[PATCH] libcpp: Implement -Wbidi-chars for CVE-2021-42574 [PR103026]
Tue Nov 30 15:00:01 GMT 2021
On 30/11/2021 14:26, Marek Polacek wrote:
> On Tue, Nov 30, 2021 at 09:38:57AM +0100, Stephan Bergmann wrote:
>> On 15/11/2021 18:28, Marek Polacek via Gcc-patches wrote:
>>> On Mon, Nov 08, 2021 at 04:33:43PM -0500, Marek Polacek wrote:
>>>> Ping, can we conclude on the name? IMHO, -Wbidirectional is just fine,
>>>> but changing the name is a trivial operation.
>>> Here's a patch with a better name (suggested by Jonathan W.). Otherwise no
>>> Bootstrapped/regtested on x86_64-pc-linux-gnu, ok for trunk?
>>> -- >8 --
>>> From a link below:
>>> "An issue was discovered in the Bidirectional Algorithm in the Unicode
>>> Specification through 14.0. It permits the visual reordering of
>>> characters via control sequences, which can be used to craft source code
>>> that renders different logic than the logical ordering of tokens
>>> ingested by compilers and interpreters. Adversaries can leverage this to
>>> encode source code for compilers accepting Unicode such that targeted
>>> vulnerabilities are introduced invisibly to human reviewers."
>>> More info:
>>> This is not a compiler bug. However, to mitigate the problem, this patch
>>> implements -Wbidi-chars=[none|unpaired|any] to warn about possibly
>>> misleading Unicode bidirectional characters the preprocessor may encounter.
>>> The default is =unpaired, which warns about improperly terminated
>>> bidirectional characters; e.g. a LRE without its appertaining PDF. The
>>> level =any warns about any use of bidirectional characters.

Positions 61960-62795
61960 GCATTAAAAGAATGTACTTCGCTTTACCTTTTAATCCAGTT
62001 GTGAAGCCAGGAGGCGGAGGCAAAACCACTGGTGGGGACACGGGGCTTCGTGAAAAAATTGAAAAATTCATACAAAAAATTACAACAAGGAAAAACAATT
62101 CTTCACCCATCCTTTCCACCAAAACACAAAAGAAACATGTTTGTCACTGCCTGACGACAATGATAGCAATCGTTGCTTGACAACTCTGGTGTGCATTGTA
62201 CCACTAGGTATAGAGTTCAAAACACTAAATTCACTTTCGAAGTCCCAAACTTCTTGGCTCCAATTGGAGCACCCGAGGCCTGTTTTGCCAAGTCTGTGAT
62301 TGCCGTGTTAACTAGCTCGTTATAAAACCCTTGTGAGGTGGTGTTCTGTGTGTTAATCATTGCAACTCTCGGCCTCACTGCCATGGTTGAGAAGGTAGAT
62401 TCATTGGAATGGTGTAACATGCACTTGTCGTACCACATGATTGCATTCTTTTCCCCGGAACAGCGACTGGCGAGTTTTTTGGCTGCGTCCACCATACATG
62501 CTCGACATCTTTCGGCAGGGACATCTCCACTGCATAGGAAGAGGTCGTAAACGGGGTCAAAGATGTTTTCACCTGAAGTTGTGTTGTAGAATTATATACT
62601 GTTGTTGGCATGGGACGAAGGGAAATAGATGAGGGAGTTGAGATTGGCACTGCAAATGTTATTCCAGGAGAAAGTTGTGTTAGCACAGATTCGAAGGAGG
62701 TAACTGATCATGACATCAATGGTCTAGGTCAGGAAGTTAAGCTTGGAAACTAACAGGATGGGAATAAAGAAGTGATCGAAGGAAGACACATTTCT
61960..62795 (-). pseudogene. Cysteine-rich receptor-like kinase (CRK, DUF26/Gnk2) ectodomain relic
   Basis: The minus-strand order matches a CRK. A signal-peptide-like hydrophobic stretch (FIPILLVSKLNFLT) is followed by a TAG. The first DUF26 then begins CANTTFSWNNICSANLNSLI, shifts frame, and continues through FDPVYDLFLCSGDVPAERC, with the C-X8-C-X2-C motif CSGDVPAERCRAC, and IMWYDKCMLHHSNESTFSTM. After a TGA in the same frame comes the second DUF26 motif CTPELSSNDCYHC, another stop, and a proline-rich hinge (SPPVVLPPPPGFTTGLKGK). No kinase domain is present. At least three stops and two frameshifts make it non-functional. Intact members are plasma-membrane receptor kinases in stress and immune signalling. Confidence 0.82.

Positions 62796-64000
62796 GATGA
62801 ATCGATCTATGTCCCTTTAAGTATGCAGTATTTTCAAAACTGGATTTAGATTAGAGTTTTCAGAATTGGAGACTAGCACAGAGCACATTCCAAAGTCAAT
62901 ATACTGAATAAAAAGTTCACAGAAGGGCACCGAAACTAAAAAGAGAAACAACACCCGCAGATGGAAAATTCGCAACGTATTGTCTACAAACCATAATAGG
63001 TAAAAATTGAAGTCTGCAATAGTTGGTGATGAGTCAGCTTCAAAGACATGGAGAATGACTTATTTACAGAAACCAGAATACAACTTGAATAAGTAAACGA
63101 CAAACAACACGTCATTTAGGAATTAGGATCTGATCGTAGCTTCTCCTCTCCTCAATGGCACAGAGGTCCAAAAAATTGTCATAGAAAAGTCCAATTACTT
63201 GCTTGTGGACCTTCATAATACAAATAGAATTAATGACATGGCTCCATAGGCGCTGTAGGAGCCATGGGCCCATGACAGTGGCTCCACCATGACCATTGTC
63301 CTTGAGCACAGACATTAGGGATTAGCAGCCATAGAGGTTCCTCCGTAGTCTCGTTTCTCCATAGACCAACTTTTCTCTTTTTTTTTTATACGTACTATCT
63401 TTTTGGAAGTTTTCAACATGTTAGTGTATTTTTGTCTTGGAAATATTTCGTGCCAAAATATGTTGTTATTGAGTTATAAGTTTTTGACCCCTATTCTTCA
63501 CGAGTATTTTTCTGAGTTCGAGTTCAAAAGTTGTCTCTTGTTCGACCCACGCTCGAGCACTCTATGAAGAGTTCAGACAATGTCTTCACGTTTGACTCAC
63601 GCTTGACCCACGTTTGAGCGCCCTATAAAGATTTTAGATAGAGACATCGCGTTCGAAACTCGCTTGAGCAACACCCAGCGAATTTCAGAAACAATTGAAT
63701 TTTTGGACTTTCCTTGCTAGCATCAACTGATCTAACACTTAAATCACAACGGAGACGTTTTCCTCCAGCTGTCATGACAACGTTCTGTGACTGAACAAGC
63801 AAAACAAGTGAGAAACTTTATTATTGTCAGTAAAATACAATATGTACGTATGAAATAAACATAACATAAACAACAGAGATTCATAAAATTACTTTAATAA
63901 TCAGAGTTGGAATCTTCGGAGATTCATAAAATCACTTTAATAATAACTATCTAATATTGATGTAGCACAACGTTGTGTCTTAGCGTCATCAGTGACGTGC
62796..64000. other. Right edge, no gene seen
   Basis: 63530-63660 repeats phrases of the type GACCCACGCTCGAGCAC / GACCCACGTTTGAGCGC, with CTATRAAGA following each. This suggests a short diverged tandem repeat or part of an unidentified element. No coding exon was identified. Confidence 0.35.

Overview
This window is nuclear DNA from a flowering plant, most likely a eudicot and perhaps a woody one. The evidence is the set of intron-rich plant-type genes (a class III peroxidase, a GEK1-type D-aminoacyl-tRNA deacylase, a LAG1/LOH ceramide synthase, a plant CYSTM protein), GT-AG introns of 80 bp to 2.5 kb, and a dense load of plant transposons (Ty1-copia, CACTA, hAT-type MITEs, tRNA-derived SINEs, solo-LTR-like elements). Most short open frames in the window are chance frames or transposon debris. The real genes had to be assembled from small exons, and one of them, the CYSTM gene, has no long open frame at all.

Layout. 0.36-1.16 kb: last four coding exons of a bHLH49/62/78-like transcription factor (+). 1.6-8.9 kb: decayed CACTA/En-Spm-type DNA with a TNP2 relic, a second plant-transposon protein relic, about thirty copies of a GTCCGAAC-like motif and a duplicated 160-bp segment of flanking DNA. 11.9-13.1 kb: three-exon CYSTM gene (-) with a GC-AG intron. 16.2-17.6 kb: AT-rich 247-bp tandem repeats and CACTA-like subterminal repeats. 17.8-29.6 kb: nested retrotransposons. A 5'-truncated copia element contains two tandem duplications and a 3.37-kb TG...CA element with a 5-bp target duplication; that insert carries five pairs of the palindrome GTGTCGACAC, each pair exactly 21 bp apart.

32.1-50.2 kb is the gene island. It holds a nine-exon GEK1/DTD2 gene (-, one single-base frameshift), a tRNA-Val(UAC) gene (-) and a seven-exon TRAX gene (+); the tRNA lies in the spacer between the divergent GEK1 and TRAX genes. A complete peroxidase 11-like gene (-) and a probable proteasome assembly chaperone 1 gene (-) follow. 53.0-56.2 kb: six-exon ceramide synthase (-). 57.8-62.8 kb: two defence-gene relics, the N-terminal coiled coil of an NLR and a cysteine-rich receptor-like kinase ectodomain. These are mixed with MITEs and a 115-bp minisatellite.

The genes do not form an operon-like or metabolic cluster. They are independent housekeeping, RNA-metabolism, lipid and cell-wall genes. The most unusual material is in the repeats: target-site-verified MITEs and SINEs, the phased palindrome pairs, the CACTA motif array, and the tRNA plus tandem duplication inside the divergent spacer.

>>> This patch handles both UCNs and UTF-8 characters. UCNs designating
>>> bidi characters in identifiers are accepted since r204886. Then r217144
>>> enabled -fextended-identifiers by default. Extended characters in C/C++
>>> identifiers have been accepted since r275979. However, this patch still
>>> warns about mixing UTF-8 and UCN bidi characters; there seems to be no
>>> good reason to allow mixing them.
>> I wonder what the rationale is to warn about UCNs, like in
>>> aText = u"\u202D" + aText;
>> (as found in the LibreOffice source code).
> Is this line mixing a UCN and a UTF-8? Or is it just that you're
> prepending a LRO to aText? We warn because the LRO is not "closed"
> in the context of its string literal, which was part of the Trojan
> source attack. So "\u202D ... \u202C" would not warn.
> I'm not sure what workaround I could offer. Maybe provide an option not to
> warn about UCNs at all, though even that is potentially dangerous -- while
> you can see UCNs in the source code, if you print strings containing them,
> they won't be visible anymore.
I'm not sure what you mean with "mixing a UCN and a UTF-8", but what the
code apparently does is programmatically constructing a larger piece of
text by prepending LRO to an existing piece of text.
My understanding is that Trojan Source is concerned with presentation of
program source code and not with properties of Unicode text constructed
during the execution of such a program, and from the documentation
quoted above I understand that -Wbidi-chars is meant to address Trojan
Source, so I don't understand why you're concerned here with what
happens "if you print strings containing [UCNs in the source code]".
Short of a source code viewer that interprets UCNs in C/C++ source code
and renders them in the same way as their corresponding Unicode
characters, I don't think that UCNs are relevant for Trojan Source, and
don't understand why -Wbidi-chars would warn about them.
(Also, I noticed that it doesn't work to silence -Werror=bidi-chars= with a
> #pragma GCC diagnostic ignored "-Wbidi-chars"
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